Survive the More-than-Four College Trap

Physician's Money Digest, February 2007, Volume 14, Issue 2

Do you have any ideas?"a clearlyfrustrated Dr. David Parsonsasked. "I just calculated ourexpected contribution to Emily's collegeto be $100,000 per year. A stockbrokercame to her school and spoke about collegeplanning, but it seemed like he hada hidden agenda." When you considerincome taxes and lost investmentgrowth, Dr. Parsons's daughter's 4 yearsat college could reduce his retirementfund by more than $500,000. TheCollege Board reports that the average529 account holds $10,569, less thanthe cost of 1 year at a public college.

It's Not Over Until It's Over

Their assets make physicians unlikelycandidates for financial aid; most arefinancially unable to pay for college, notto mention additional years. Accordingto ACT, Inc, the sponsors of the ACTcollege admissions exam, only 51% ofcollege students graduate within 5 years.Each extra year of college adds at least20% to out-of-pocket college cost.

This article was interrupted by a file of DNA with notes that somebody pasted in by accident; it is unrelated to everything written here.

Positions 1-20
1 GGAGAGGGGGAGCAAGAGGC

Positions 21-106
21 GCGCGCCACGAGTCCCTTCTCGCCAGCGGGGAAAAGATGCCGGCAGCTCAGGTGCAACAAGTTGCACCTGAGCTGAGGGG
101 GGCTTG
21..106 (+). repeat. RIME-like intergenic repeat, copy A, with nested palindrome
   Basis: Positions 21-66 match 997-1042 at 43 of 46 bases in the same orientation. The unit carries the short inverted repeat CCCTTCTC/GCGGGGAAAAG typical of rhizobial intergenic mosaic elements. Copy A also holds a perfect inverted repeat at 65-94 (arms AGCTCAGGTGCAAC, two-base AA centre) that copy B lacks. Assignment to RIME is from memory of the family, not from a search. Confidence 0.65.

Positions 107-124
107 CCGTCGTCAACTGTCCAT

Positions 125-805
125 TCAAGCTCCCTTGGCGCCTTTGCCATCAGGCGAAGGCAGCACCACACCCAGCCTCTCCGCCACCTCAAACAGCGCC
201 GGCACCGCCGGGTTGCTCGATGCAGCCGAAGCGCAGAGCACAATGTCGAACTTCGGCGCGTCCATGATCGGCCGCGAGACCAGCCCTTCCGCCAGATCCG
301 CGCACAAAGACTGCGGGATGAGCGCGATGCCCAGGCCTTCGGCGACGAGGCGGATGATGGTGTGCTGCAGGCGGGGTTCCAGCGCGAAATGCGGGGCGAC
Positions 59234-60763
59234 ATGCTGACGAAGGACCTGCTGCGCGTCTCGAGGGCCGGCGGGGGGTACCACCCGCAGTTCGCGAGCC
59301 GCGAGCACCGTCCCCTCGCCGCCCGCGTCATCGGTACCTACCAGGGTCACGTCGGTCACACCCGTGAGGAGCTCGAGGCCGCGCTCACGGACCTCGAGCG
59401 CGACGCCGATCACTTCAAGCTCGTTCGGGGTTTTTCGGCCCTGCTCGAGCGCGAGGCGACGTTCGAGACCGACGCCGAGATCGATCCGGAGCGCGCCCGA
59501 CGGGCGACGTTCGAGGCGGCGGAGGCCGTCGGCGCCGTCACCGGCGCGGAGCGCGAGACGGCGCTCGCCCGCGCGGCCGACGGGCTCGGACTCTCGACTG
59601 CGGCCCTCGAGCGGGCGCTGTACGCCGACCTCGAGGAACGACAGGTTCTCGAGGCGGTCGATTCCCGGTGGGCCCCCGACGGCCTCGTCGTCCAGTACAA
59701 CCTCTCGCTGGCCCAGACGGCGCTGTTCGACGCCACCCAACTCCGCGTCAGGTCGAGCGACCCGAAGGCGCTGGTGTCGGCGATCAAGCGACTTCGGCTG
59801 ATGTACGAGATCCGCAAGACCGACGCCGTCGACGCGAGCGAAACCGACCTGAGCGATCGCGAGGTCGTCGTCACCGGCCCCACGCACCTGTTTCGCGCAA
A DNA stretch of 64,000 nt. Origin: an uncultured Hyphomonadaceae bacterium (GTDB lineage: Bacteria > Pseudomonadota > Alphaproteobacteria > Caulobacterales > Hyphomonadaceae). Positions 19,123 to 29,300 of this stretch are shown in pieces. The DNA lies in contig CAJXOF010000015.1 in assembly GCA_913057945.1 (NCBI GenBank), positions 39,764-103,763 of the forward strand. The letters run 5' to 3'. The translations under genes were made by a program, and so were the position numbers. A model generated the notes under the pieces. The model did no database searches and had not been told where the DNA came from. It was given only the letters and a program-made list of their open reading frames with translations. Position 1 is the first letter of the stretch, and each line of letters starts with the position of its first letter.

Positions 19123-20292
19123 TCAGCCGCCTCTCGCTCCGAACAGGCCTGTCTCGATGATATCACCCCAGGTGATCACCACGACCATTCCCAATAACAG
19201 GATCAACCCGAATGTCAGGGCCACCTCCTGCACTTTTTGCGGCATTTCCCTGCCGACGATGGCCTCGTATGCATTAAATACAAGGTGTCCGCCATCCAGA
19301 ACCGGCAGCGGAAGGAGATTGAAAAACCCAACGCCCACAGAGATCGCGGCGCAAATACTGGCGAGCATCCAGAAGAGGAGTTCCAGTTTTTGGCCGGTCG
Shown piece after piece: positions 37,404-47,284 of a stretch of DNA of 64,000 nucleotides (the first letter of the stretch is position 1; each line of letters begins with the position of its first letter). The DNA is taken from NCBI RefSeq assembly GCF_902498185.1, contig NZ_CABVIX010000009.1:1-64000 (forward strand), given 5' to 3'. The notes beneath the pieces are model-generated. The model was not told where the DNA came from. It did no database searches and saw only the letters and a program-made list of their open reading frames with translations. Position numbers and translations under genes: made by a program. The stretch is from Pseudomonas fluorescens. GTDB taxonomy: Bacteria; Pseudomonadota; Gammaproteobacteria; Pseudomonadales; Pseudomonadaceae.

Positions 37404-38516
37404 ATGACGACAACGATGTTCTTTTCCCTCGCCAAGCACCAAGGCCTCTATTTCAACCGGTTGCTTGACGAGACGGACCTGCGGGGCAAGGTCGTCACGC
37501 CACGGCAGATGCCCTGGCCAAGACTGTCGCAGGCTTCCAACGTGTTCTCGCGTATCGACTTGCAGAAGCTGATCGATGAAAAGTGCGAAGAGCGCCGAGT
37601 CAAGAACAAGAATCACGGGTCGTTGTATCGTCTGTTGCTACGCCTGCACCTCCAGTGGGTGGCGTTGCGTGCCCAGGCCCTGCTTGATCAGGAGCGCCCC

One problem is that approximately50% of high school students receive nocareer guidance. This lack of preparationcontributes to college dropouts,transfers, and extensions. Familiesshould use academic planning to reversethis trend. There is a right way and awrong way to pick a college. Only afterassessing the student's interests, values,skills, and personality through a validtesting process should the student bematched to a career. Families can thenmatch the career to a major beforematching a major to a college.

Protect Yourself Financially

Families should begin plans to take a"tax scholarship." Students almostalways have lower income tax rates thanparents. By shifting income to the students,families can reduce the out-of-pocketcost of college by up to 40%.Common strategies for using the student's"tax capacity" include:

•Compensating the child throughthe medical practice or other businessesand real estate owned by the parent;

•Shifting appreciated assets to thechild, who sells them and uses the proceedsfor college;

•Removing children from the parents'tax return so they can utilize theHope and Lifetime Learning Tax Creditsthat would not be available to the parentsby virtue of income limits.

J. Wayne Firebaugh is a CPA, certified collegeplanning specialist, and CertifiedFinancial Planner™practitioner whose primaryfocus is helping clients plan thegrowth of their assets. He is also the presidentof Wayne Firebaugh, Inc, a registered investment advisoryfirm, and frequently speaks on the topics of retirementand education funding. For a complimentary copy of Howto Survive the High Cost of College-153 Strategies to CutCollege Costs, please contact him at 540-366-5800